Timeline of History in the Penistone Parish


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History Timeline Pages
These pages are quite often updated. Most sources are not primary and might contain conjecture. They are mostly taken from secondary sources such as almanacks, book references and other occasional sources. The most recent updates are highlighted, so you don't have to search much if you've been here before.


English Calendar Change
Please note that England belatedly changed from the Julian to the Gregorian calendar in 1751-1752, long after most other countries. (See 1751). This put the earlier dates eleven days 'out of sync.' with the current calendar. Also, the legal start of each new year (and the start of the tax year) had been on Lady Day, 25th March, with the year dates being hyphenated between 1st January and Lady Day.

For example, Wm Shakespeare died 23rd April 1616 and it would be written as 23rd April 1615-16 but, if he had died a month later, it would be written as 23rd May 1616. The modern UK Tax Year is still based on the old system, with the eleven-day discrepancy added to Lady Day to place it on 6th April every year. It is explained in detail on Paul Lewis's site.

A Note on Quarter and Cross-Quarter Dates
Four dates (quarter days) were typically used for legal purposes, such as hiring servants and paying rents and to make sure that all debts were cleared and recorded as such. They fell on four religious festivals about three months apart and close to the solstices and equinoxes. Some property matters still use these dates. Before the move from the Julian to the Gregorian calendar in 1752, Lady Day was the first day of the year (and Tax Year) in British dominions (excluding Scotland which had earlier adopted 1st January).

Cross-quarter days were observed in northern England as Quarter Days until the 18th century:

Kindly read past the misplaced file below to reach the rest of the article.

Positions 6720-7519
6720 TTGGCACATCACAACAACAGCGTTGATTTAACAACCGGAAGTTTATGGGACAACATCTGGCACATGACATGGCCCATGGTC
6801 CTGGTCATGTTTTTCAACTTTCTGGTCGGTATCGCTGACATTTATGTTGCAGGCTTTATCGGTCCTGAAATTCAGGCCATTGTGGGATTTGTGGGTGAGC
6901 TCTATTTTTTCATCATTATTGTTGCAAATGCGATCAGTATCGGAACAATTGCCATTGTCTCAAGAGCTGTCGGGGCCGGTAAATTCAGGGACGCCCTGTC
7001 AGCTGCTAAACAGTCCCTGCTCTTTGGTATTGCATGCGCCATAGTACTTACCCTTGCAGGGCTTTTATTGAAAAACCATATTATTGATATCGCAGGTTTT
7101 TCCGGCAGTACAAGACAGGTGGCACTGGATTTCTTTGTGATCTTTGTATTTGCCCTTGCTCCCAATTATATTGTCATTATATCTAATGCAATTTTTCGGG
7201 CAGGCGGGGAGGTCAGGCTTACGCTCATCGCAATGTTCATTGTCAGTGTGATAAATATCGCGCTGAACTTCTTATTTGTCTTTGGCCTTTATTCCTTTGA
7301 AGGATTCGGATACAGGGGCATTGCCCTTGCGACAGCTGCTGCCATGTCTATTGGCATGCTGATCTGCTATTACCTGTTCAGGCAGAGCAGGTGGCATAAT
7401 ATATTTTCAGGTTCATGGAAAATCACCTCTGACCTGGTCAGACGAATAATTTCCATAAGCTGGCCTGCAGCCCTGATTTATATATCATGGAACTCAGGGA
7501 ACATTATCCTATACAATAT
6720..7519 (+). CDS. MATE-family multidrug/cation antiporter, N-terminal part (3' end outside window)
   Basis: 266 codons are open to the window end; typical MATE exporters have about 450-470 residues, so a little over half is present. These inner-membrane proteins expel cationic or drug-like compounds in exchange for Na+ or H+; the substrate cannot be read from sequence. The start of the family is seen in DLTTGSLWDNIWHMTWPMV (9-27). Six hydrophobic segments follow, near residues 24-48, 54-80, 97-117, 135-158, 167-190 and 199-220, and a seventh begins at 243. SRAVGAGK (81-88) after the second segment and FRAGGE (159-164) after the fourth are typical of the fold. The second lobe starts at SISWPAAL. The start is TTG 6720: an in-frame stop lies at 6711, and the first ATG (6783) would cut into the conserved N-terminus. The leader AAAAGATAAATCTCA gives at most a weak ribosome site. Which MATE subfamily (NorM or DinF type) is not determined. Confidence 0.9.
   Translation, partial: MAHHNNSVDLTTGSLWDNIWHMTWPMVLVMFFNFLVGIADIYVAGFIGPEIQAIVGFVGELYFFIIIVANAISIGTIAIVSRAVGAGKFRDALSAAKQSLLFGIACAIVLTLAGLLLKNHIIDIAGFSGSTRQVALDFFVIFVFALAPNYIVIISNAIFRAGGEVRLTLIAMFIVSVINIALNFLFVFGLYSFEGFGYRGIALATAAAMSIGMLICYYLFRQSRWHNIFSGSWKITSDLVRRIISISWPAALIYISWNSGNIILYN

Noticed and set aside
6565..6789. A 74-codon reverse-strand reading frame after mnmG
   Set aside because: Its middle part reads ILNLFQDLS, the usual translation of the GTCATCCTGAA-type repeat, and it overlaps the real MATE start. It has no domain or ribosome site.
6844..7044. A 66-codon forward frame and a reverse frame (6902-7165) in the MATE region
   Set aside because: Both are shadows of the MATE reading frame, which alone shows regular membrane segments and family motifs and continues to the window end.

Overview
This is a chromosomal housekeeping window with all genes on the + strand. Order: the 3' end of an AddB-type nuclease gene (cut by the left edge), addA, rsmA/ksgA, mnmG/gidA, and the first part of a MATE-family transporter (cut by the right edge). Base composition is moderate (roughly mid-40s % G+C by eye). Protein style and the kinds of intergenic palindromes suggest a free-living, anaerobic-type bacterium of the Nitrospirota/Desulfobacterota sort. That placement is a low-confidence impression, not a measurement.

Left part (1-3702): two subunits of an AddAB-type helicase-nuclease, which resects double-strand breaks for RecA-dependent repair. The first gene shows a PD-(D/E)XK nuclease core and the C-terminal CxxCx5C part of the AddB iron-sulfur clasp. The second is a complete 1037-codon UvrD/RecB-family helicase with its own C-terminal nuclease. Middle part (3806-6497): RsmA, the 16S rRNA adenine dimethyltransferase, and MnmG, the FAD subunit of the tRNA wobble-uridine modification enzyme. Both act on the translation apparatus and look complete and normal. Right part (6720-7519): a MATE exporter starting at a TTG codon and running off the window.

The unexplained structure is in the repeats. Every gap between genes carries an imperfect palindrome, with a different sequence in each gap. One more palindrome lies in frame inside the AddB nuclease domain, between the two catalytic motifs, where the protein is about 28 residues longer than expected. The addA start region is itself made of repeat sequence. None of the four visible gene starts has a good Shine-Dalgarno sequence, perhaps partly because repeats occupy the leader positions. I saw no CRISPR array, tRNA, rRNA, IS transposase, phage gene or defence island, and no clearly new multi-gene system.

'Kal', 'Nons' and 'Ides' in Old Documents
These terms refer to dates in old ecclesiastical documents, based on the Roman calendar. Wikipedia has a very full description but the gist is that each month was divided into three fixed points, the Nons ('non'), Kalends ('Kal') and Ides ('id'). Their position in the month varied by a day or two according to the length of the month. The dates have Roman numerals preceding, such that, for example, 2nd April would be named 'IV non', counting down (3rd = III non, 4th = II non) to 5th April = non. The 9th would be 'V id' (five before the Ides, which is the 13th for this month). We all know that the 'Ides of March' is the 15th day of that month.

Regnal Dates Converter
Early English legal documents give the year as the number of years in the reign of the particular monarch of the time.
A private website has a useful Regnal Date Converter to extract the actual year from the Regnal year.


Sources Used in the Timeline Pages
The Books:

Some small details were also added from 'An Explorer's Guide to Penistone & District', 2006, a few leaflets describing local walks and some anecdotal remarks from Penistone people. Where information is anecdotal, it has been marked as such.

The 2013 re-issue of 'An Explorer's Guide to Penistone' retained the interesting historic articles of earlier issues and can be found in Penistone Library.


Gaps to Fill
There are some gaps in important events which I would welcome help with:


Links
If you are on Facebook, please visit these groups: Penistone Archives - PGS Archive.

Just for interest:


Webpage Notes:


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